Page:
Graphtool can be used for any measurement purposes where only two columns of data are to be measured.
***** NEW ***** version 188.8.131.52 released - fixing a lot of bugs and adding new features.
- Create logarithmic (default) or linear graphs.
- Three selectable color schemes (Light, Medium, Dark)
- Customisable Axis names.
- Graph will resize as window size changed.
- Selectable working folder (users 'My Documents' by default).
- Graph can be printed using the standard windows printer, will be autosized according to paper size
- X and Y ranges can now be customised, or simply set to autorange
- Graph can be copied to clipboard
- For electronics users, data can now be converted from vRMS to dB
- It's free!!!!
Once Graphtool is loaded, you can simply select a file to graph using the defaults. If you want to change settings, this is detailed below.
Click on 'Open' to open a file, click on 'Settings' to open the settings screen.
Once a file has been selected, the graph will be automatically drawn.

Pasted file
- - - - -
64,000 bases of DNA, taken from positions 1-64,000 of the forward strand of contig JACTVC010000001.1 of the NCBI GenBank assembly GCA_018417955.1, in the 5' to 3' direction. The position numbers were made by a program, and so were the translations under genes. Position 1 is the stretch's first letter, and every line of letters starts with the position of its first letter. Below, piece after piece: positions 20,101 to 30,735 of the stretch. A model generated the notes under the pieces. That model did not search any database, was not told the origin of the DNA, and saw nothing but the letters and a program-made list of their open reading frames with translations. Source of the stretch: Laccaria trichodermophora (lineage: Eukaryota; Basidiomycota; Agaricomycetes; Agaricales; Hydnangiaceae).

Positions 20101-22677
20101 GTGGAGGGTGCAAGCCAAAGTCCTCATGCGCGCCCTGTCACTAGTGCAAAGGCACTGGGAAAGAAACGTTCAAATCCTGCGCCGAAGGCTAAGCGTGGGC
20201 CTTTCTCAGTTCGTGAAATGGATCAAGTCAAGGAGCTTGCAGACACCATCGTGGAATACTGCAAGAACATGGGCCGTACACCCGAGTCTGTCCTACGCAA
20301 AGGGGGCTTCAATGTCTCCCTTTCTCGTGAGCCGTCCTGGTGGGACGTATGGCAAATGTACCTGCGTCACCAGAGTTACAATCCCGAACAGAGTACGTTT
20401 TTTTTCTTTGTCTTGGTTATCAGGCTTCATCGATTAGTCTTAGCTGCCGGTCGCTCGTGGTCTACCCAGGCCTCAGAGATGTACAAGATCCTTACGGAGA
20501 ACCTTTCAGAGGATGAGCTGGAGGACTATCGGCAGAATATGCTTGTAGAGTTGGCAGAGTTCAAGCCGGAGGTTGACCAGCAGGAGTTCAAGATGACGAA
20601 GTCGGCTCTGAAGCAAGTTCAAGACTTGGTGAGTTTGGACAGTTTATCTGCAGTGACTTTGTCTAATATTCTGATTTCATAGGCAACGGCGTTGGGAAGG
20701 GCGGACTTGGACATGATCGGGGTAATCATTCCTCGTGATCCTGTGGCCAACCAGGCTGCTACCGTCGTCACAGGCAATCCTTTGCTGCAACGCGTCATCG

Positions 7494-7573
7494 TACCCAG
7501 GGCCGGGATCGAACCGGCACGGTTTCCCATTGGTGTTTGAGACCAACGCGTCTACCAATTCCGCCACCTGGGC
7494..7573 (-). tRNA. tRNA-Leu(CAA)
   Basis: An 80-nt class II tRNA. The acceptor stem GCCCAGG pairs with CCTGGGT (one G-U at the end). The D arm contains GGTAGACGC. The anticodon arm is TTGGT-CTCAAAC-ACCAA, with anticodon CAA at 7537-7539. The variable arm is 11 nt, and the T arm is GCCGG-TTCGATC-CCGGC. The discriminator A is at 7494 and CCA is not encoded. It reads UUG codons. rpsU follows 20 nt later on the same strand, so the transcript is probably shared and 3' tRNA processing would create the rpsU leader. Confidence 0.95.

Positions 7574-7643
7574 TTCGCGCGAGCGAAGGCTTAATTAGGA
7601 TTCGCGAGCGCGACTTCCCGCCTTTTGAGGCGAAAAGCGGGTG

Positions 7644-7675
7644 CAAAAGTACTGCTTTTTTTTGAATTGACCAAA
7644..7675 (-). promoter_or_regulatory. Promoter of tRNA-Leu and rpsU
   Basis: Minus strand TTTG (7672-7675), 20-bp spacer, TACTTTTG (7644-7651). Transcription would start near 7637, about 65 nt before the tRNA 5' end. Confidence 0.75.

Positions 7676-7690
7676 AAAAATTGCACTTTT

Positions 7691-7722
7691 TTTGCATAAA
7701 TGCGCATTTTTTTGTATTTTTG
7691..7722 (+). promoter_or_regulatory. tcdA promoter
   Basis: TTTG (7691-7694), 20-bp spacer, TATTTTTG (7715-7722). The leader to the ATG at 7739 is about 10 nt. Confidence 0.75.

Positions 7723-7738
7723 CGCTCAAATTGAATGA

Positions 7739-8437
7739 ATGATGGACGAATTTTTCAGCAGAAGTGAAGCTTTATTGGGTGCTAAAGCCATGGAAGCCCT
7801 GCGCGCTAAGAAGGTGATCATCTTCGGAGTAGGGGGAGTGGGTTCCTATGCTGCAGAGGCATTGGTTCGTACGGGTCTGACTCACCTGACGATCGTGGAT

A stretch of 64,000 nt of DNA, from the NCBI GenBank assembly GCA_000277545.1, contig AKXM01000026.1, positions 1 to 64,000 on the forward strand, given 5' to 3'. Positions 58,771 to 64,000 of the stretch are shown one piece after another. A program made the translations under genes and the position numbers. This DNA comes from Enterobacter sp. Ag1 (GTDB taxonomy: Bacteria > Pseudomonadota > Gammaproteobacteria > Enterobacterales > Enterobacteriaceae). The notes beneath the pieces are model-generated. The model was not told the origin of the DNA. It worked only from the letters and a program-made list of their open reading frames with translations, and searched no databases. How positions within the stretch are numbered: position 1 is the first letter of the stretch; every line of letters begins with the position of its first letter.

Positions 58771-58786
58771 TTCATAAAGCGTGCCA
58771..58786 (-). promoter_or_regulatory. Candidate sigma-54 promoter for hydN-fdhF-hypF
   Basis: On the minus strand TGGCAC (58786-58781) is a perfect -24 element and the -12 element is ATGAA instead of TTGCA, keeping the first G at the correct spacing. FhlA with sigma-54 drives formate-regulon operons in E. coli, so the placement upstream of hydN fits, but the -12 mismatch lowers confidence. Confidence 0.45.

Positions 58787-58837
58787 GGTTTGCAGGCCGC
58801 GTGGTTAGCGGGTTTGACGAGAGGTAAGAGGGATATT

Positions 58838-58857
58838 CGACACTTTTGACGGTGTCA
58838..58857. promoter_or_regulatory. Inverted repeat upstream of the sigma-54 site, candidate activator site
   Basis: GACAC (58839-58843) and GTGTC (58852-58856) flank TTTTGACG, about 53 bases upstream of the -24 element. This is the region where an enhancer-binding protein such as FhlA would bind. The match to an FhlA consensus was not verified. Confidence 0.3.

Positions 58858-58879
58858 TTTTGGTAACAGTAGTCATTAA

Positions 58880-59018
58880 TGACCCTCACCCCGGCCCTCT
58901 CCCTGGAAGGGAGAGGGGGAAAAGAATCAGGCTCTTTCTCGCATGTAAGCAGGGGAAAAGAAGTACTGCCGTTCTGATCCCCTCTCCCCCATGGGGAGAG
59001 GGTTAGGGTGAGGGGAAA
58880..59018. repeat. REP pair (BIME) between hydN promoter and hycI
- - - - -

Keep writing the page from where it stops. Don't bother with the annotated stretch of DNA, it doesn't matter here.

At this point the additional menu options 'Show raw data' and 'Print Chart' will become available.
Selecting 'Show raw data' will open another window with a spreadsheet view of the graph data.
Configuring GraphToolTo perform additional configuration, click on the 'Settings' option in the 'File' menu. This will take you to the settings screen.
Change default settings.Here you can define your own Axis names, change the default graph colour, and opt to draw a linear graph (logarithimic is the default).
Instead of using 'My Documents' as the default folder, you can click on the 'Use My Documents' option to uncheck it and select your chosen default folder.
If you want to draw a linear graph, simply check the 'Draw Linear Graph' box.
All changes made here will be saved and restored each time you restart GraphTool.
Some sample screenshots.Note: the graph screen was reduced to a small size to capture these screenshots. The graph can be displayed fullscreen,
and does in fact stretch fully across my dual monitor setup making it 3200 pixels wide, so it should size up to a larger screen (not tested!)
End of document.
Last update: 11th July 2016